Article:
Do you have any other testing best practices to share? Let us know in the comments!

New Report Reveals Small Businesses Especially Vulnerable to Damage by Extreme Weather

According to a recent report by the Small Business Majority (SBM) and the American Sustainable Business Council (ASBC), small businesses are particularly at risk of damage from extreme weather due to their lack of access to capital and resources.

Small businesses are also at a disadvantage because the majority operate out of a single physical location, and 90 percent of their business is made up of the population within 2 miles from their doors. This causes these businesses to be especially vulnerable to loss and technological or telecommunications failures.

Storm brewing over power line, grassy field
Because of their increased risk, it would seem safe to assume that small businesses would take extra precautions to protect themselves from the dangers of severe weather.

Unfortunately, the report revealed just the opposite, stating that 57 percent of small businesses have no disaster recovery plans whatsoever. Of the 43 percent that have plans in place, 90 percent spend less than one day a month preparing or maintaining them.

Luckily, there are several precautionary steps that your small business can take to help curb the effects of extreme weather and other disastrous situations.

Define What a Disaster Means to Your Business


Often it is the small-scale disasters, rather than regional natural disasters, that will affect your business. An electrical fire, power outage, flooded office or failed hard drive with no backup can force you to send employees home and hang up your closed sign. When incorporating a disaster recovery vendor into your plan, make sure they give you the flexibility to define a disaster and the option to declare some or all of your recovery solutions.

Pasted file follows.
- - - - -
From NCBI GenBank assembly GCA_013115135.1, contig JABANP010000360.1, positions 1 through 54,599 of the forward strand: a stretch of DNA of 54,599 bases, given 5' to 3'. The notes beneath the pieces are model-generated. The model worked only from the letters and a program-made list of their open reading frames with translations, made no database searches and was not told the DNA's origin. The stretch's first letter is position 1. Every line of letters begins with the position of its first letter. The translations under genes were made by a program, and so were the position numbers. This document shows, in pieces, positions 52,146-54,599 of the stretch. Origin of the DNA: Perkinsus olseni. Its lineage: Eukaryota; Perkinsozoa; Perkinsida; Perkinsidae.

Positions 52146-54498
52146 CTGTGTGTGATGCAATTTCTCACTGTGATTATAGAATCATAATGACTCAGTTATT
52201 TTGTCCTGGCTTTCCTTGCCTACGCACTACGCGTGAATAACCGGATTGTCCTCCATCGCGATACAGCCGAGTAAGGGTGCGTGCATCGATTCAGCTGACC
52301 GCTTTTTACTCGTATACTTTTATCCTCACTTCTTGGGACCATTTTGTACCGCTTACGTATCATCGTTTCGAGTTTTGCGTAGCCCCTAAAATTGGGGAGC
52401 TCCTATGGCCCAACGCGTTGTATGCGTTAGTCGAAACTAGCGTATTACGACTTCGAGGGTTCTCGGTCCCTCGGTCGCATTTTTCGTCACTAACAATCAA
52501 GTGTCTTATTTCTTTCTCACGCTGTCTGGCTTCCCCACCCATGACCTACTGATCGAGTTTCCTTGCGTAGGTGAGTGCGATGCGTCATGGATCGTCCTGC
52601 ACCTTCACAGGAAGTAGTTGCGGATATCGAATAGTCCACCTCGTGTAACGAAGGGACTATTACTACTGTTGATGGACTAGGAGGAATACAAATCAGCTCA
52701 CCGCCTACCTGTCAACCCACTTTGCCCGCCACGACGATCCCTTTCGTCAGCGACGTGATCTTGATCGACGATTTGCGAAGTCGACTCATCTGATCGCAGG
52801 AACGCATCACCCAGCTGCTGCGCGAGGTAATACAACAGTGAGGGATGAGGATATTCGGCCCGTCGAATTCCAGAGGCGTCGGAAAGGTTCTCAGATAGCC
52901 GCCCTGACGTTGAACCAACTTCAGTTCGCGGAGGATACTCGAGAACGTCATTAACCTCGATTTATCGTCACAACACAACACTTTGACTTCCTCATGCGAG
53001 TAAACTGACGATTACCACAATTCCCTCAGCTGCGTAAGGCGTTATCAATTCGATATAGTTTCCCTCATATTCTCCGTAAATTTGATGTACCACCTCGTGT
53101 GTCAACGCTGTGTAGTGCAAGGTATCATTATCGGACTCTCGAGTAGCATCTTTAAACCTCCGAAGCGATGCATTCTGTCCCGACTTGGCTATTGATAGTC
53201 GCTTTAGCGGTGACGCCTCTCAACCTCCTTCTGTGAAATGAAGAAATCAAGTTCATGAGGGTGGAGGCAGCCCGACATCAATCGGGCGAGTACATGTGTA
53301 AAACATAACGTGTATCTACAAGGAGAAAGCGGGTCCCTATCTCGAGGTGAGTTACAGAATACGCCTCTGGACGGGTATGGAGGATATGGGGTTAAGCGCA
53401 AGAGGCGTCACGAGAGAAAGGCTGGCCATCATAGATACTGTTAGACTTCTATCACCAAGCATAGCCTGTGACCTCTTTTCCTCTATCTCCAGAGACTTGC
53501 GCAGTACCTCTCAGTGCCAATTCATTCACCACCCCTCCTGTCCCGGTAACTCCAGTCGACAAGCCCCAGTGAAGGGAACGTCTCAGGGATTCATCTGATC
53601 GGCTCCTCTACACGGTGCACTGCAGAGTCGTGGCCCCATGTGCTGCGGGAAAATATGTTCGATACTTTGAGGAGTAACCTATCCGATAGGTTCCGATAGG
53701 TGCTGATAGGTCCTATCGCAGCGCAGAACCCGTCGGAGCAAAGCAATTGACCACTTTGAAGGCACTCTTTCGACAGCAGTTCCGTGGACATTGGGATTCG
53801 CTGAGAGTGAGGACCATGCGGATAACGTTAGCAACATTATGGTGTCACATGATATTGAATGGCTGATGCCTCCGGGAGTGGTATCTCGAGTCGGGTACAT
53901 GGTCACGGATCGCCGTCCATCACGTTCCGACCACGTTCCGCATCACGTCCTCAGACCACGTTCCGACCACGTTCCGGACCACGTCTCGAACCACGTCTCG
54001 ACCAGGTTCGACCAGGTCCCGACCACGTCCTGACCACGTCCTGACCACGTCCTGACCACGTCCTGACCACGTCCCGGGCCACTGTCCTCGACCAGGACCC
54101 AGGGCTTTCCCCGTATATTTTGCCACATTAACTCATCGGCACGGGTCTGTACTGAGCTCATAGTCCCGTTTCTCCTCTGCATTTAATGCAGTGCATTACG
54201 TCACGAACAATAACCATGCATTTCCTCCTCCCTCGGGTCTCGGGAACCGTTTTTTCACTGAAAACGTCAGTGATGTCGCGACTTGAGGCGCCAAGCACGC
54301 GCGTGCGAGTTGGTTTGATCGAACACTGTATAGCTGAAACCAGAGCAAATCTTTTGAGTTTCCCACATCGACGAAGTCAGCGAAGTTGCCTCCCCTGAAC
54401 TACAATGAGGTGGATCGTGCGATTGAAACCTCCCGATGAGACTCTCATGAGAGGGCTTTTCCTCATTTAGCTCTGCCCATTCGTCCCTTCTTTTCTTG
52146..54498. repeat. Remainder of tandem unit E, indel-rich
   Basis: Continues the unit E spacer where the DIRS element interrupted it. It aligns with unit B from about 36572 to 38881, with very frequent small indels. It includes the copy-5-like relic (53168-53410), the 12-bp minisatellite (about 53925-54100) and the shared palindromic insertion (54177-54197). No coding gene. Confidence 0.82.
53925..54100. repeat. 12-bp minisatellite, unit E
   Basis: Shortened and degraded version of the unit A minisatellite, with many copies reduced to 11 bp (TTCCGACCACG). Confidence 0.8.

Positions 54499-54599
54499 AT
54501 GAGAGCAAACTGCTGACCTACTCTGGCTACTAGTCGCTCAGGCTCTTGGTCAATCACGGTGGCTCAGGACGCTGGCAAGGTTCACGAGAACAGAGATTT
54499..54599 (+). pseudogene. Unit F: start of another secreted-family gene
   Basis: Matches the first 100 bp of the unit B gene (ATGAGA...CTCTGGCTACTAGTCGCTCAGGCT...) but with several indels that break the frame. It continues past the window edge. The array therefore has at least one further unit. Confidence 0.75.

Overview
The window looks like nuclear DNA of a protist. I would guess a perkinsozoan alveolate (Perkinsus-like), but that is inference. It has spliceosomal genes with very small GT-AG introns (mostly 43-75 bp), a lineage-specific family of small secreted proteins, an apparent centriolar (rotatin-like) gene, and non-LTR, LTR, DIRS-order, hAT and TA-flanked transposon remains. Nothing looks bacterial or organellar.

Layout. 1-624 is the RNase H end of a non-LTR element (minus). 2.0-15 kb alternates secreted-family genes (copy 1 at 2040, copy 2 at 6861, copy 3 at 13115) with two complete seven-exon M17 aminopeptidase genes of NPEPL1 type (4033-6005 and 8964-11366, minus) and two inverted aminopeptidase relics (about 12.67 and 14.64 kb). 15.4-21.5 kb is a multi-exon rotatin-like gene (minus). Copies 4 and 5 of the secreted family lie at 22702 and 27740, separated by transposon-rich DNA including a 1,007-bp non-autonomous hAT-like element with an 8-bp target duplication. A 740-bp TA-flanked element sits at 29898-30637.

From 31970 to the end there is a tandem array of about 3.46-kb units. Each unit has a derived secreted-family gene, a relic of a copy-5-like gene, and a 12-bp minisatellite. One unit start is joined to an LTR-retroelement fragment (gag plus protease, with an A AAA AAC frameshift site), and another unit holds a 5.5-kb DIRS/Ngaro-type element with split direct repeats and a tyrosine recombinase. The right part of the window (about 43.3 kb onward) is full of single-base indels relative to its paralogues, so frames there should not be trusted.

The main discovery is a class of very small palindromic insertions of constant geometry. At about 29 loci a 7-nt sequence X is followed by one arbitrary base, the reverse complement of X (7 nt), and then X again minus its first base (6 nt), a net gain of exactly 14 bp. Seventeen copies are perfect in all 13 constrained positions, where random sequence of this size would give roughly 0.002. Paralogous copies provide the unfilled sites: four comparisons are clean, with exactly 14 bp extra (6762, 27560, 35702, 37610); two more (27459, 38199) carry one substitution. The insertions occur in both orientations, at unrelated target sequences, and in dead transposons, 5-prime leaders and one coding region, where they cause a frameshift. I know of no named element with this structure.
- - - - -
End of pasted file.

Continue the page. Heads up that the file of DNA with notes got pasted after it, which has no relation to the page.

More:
Devise a Plan of Action


It’s important to plan for total destruction, because after a disaster, you and your employees may be unable to access your office building or the critical equipment inside. Because the majority of small businesses operate out of a single location, it’s smart to consider having a mobile workspace delivered that will help keep daily operations up and running. Business owners should also store files at an off-site location to protect vital information from being destroyed. 


Test Your Disaster Recovery Plan


Many small business owners fail to realize that testing their disaster recovery plan is just as imperative as creating the plan. By testing the plan and procedures at least once a year, you can fill in the gaps of the plan and identify additional recovery needs you might not have seen on paper.

For a more detailed checklist of what to include in your businesses disaster recovery plan, check out our disaster recovery plan checklist.

[INFOGRAPHIC] The Terrifying Aftermath of Tornadoes